Putting a new roof on your house may seem like the last priority when it comes to home improvement goals. However, if your roof starts leaking, it quickly takes on emergency status. This guide to roof architecture and styles helps you identify the various types of roofs, so you can figure out the shape of your own house.
With the many roofing materials available to choose from, it takes a bit of research to decide whether to go with your existing roof’s construction or select from the many types of roofs available. To choose the right roofing material, you should weigh the appearance, longevity, cost and structural issues among your top picks. Learn more about the different types of roofs below.
Types of Roofs
Knowing the different types of roofs gives you more than bragging rights during walks around the neighborhood. Each category has unique properties that may appeal to you. According to Energy.gov, the color and type of roofing material impact how well your roof absorbs and repels heat and cold. This is another factor to consider.
A gable refers to a triangular area formed where two pitched sections meet. This is a popular type of roof that sheds water well and aids ventilation at the two open ends. It’s also flexible and easy to build, making it suitable for most home layouts.
A hip roof has four sides. This style is harder to build than a gable roof and has no open ends to allow for ventilation. It’s still a popular choice due to its stronger properties, which suit areas with high winds.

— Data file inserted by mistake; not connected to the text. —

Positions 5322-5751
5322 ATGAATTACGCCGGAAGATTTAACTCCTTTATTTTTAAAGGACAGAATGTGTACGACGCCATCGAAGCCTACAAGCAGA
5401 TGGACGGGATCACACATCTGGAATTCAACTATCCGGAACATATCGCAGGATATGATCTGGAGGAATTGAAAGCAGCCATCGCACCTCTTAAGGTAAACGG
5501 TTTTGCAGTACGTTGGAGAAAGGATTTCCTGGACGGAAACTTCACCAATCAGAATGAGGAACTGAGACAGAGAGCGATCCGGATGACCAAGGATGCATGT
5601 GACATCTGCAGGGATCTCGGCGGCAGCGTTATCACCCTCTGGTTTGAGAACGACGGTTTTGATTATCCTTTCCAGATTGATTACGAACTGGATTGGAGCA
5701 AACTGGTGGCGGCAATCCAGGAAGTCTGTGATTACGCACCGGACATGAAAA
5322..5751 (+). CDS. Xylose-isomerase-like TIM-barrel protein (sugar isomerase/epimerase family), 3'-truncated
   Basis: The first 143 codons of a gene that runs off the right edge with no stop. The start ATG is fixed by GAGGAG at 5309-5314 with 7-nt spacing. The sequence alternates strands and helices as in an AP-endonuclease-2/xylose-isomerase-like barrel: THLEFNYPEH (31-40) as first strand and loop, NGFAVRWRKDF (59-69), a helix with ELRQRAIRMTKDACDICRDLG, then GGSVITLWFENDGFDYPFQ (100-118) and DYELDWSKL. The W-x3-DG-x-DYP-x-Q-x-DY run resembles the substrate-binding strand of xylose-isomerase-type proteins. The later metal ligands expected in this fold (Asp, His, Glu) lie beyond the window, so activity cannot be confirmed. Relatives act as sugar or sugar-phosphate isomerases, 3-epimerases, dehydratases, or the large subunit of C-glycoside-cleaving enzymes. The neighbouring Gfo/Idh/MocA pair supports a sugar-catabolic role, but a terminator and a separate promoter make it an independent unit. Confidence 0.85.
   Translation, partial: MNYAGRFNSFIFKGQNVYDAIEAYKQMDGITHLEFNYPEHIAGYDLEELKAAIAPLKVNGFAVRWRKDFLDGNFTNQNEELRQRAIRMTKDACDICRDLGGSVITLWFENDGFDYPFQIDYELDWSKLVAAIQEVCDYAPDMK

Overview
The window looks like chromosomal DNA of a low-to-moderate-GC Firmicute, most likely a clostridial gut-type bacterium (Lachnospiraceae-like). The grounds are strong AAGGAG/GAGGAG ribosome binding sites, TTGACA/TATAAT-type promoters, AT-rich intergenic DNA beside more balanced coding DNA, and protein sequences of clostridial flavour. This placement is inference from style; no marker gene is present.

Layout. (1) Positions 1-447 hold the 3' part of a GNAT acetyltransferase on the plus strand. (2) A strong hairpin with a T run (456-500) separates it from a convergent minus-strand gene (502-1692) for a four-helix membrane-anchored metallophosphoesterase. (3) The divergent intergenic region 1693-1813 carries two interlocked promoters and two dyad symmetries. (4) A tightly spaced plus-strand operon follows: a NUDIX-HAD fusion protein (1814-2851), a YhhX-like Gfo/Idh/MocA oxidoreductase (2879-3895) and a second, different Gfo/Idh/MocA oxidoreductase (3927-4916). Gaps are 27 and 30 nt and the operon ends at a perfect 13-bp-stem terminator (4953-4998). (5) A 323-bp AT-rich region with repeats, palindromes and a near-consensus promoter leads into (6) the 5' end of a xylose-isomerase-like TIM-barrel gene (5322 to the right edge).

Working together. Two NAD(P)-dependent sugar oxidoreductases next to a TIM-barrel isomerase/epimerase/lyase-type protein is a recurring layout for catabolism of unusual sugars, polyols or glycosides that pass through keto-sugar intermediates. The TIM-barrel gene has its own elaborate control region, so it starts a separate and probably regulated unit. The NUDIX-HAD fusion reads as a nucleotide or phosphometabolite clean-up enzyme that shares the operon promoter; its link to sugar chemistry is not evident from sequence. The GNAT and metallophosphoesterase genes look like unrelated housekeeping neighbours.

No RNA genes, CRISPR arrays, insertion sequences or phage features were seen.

Dutch roofs are more complicated to build than hip or gable styles. They consist of four sloping sides topped by a gable at each end. The result offers easier access to the lower portion of the roof, with the added benefits of natural light and extra space.
This French design features two slopes on each side. This bottom section of the roof is steeper, with the pitch really beginning in the second slope on each side. This maximizes the space inside the home, and can allow for a usable third floor. Originally, the style was used to create grand chateaus and townhouses.
Flat roofs are commonly used to top commercial and industrial buildings, as well as some homes. They’re relatively inexpensive to build. Flat roofs aren’t completely flat, but instead have a slight pitch to aid in water run-off.
Shed roofs typically have one horizontal plane that’s slightly pitched. Many builders use this style for additions and outbuildings. This style of roof easily sheds water and debris, and works well on smaller homes or adds-ons.
The butterfly roof has two vertical slopes that fold inward in an elongated V-shape. This creates a home with a dramatic, modern design. Butterfly roofs maximize light and space, but can present drainage issues because the two sides meet in a valley instead of a peak.
These roofs resemble many barns and have two sloped sides, with the other two sides meeting walls. Like Mansard roofs, gambrels have two slopes on each side. On gambrels, the bottom portion of the roof has more of a pitch. Whereas some Mansard roofs have flat tops, gambrels are pitched and meet along a central seam.
If you’re already considering different types of roofs, adding dormers may allow you to dramatically renovate your home. A dormer simply involves adding a window and a protrusion with a flat, gabled, hipped or another style of roof. Once installed, a dormer roof can add light, space and headroom to your attic.
This is basically two gable roofs combined on a single home or to separate duplexes and other structures. At the center of the M, there’s a valley that may require additional flashing for drainage. This style is mainly used for a dramatic effect.
Set Your Budget First
If you have continuous problems with leaks or structural issues with your roof, it’s time to replace it. According to Consumer Reports, it’s important to check with your home insurance provider so you understand what’s covered. This gives you a better idea of what you’ll pay out of pocket.
Roof Installation for Your Home
Thompson Creek Window Company provides roofing inspections to help you determine whether you need a new roof. The type of roof impacts the cost of replacing it.
Contact us today to start your roofing project or discuss different types of roofs.